By Joy Sewing
July 2, 2012
Noted film actor and social activist Danny Glover met with a delegation of Houston janitors at the Third Ward Multi-Service Center on Sunday to talk about fair wages for workers cleaning offices in some of the city’s largest companies.
Glover, who’s best known for his roles in the “Lethal Weapon” movies and “The Color Purple,” also called upon Houston civil rights, faith and political leaders to establish a task force to protect the First Amendment rights of Houston’s janitors, after addressing more than 300 people at a rally that followed his delegation meeting. U.S. Reps. Sheila Jackson Lee and Al Green, both D-Houston, also spoke before the crowd.
“As citizens, it is our duty and responsibility to stand up for a living wage, to make this change and take this country back,” Glover told the crowd. “At the same time that corporations are reporting record profits, janitors are not making a living wage.”
Glover’s visit to Houston comes at a critical time for Houston’s janitors, many of whom make just $9,000 annually. For the last month, more than 3,000 janitors, who are members of the Service Employees International Union Local 1, have been working without a contract after they asked for hourly wages to be increased from $8.35 to $10 to be phased in over four years. However, employers have offered a raise of just 50 cents an hour over five years.
During Glover’s earlier meeting with three janitors in a private room, he listened intently as Adriana Vasquez, a single mother of three, explained how she cleans up 90 bathrooms in five hours as a janitor at JP Morgan Chase in downtown Houston.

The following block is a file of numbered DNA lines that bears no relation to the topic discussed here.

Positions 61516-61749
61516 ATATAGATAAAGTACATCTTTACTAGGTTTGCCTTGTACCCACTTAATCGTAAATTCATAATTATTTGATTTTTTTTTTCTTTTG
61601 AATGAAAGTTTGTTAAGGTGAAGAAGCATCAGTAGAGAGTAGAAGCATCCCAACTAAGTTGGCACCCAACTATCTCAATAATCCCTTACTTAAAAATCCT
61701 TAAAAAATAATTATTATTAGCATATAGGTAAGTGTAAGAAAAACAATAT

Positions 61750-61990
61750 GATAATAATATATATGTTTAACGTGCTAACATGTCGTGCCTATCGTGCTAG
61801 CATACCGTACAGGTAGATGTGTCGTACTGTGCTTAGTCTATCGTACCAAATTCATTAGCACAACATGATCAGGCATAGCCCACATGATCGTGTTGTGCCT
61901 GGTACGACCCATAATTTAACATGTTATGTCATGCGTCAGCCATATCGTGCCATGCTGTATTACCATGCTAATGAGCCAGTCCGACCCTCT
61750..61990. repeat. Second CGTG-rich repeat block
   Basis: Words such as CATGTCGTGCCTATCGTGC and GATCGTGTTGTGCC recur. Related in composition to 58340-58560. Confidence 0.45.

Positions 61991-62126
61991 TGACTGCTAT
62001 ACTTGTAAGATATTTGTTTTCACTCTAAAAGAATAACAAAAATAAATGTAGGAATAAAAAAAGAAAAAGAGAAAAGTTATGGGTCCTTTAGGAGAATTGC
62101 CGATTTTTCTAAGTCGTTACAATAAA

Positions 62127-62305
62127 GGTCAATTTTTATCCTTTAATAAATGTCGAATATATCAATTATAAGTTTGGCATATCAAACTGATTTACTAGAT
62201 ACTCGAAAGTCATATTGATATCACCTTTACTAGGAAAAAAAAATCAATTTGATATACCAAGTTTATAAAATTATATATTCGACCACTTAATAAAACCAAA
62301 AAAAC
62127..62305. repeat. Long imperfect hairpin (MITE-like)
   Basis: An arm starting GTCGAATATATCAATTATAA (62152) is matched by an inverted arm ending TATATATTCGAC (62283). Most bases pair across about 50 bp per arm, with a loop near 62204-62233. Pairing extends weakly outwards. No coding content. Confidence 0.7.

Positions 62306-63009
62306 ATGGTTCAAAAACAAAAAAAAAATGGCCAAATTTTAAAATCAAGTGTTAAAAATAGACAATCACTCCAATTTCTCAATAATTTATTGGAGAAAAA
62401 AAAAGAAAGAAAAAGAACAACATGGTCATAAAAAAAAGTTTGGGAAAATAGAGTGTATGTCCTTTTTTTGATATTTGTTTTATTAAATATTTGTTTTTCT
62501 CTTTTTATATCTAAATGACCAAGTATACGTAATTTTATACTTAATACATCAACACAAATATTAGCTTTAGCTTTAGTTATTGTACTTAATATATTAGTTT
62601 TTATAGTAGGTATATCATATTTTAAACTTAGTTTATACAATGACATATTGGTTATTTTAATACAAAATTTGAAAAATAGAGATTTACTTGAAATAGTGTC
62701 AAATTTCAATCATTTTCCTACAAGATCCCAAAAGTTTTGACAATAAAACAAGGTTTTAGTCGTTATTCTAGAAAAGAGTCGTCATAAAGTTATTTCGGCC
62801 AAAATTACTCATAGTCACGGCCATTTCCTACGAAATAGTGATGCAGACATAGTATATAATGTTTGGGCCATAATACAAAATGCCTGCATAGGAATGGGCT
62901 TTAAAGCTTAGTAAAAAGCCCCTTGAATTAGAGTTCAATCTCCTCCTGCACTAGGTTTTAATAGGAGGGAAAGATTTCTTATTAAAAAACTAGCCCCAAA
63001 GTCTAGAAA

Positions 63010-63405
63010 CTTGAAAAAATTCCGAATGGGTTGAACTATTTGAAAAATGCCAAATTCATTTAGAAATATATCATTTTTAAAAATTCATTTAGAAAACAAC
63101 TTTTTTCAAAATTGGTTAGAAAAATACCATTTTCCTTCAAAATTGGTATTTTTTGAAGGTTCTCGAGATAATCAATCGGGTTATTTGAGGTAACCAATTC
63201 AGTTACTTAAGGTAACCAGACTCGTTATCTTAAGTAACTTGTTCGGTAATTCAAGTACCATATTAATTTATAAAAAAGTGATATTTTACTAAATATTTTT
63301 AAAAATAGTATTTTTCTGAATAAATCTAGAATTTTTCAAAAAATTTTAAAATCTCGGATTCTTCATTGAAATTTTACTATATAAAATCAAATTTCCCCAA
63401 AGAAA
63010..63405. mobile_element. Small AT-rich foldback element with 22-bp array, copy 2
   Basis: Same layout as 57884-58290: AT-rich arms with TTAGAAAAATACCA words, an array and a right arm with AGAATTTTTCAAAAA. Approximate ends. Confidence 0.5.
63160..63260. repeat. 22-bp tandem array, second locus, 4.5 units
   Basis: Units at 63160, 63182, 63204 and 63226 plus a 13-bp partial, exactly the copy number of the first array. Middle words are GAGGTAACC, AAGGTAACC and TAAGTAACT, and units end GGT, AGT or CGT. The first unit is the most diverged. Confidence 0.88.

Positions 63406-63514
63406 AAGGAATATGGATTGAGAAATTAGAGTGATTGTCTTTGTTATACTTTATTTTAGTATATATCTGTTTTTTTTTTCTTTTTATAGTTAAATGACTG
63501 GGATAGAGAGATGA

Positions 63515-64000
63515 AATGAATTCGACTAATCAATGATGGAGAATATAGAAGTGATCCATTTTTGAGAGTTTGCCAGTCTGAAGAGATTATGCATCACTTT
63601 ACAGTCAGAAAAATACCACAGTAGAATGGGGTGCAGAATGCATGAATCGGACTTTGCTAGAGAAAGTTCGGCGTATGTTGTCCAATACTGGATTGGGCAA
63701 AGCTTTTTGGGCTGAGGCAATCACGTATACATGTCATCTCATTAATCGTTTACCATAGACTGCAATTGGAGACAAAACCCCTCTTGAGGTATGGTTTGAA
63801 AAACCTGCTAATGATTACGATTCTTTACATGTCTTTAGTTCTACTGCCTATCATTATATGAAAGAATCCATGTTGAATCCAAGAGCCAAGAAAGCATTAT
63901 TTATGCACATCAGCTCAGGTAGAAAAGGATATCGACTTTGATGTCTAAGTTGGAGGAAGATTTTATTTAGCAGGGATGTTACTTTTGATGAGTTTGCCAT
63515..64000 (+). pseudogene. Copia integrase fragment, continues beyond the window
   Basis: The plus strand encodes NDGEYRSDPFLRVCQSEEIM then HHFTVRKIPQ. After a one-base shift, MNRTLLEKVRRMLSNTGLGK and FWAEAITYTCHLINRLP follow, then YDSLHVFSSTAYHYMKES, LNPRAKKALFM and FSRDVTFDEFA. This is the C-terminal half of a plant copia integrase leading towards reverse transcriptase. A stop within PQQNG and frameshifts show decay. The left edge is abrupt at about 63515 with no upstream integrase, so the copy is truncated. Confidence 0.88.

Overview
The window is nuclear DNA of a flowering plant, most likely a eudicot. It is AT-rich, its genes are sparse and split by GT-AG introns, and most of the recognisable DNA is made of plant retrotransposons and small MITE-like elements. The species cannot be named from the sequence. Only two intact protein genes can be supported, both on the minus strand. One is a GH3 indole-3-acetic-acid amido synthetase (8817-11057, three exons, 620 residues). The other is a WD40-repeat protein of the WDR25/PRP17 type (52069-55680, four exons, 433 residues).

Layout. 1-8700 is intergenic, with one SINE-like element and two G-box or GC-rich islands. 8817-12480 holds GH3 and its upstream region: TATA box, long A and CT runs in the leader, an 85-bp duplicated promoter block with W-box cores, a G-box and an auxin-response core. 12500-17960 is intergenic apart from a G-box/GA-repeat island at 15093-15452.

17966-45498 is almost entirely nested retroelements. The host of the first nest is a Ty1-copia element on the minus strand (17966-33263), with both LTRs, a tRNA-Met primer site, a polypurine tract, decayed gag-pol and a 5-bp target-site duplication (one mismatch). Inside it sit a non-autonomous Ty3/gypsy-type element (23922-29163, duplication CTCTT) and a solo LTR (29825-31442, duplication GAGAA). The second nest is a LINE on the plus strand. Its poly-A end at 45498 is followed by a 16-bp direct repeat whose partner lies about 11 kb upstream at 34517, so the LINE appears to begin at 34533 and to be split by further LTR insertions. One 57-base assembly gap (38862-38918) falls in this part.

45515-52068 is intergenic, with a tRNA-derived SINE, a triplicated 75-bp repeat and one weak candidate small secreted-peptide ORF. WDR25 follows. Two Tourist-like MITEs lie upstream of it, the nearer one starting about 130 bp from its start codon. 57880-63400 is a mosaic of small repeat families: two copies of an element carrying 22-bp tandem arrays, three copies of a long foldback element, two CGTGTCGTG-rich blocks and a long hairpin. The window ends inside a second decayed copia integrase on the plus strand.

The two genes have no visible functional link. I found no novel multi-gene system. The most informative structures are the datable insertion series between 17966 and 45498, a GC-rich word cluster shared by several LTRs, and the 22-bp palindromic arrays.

The work is tiring, Vasquez said, but the reality is the wages aren’t enough pay her bills or even consider sending her children to college.
“On many levels, we’re talking about an epidemic,” Glover said. “We’re talking about a situation in which men and women have been reduced to objects simply for profit. In their stories, I see some of the most passionate, incredible human beings who are willing to stand up against those obstacles that are placed there and begin to build a life. I’m moved by their courage.”
Vasquez was recently in Washington, D.C., to ask JPMorgan Chase CEO Jamie Dimon about the wage issue after he attended a meeting on Capitol Hill.
“Despite making billions last year, why do you deny the people cleaning your buildings a living wage?” Vasquez reportedly asked Dimon.
Vasquez said she was instructed by Dimon to call his office for a meeting, but she told Glover her call has not yet been returned.
“Here’s a proud mother of three boys,” Glover said. “She’s my mother, my grandmother and so many mothers I’ve known. When I see her and hear her determination, I’m inspired.”
Glover also talked with Alice McAfee, a janitor for 30 years, and Hernan Trujillo, who works two janitorial jobs and rides two hours by bus each day to work.
“We have the largest number of millionaires in Houston, but not fair wages for these workers?” Glover said. “It’s borderline insane and, in some instances, it’s criminal.”
Glover, who was born in San Francisco as the eldest of five children, spent two of his first three years on his grandparents’ farm in Lewisville, Ga. He said he grew up around people who were always advocating on behalf of the plight of all workers. That has fueled his activism throughout his acting career. Glover arrived Sunday from Louisiana, where he was advocating for the rights of the incarcerated.
“It’s not all about the wages,” McAfee told Glover. “We do need more wages and a better living wage. It’s about dignity and respect. We are not mad because the people have billions of dollars. We are happy for them. All we’re asking is fair minimum wage for us so we can make a good living and educate our children so they can be productive people to help someone else.”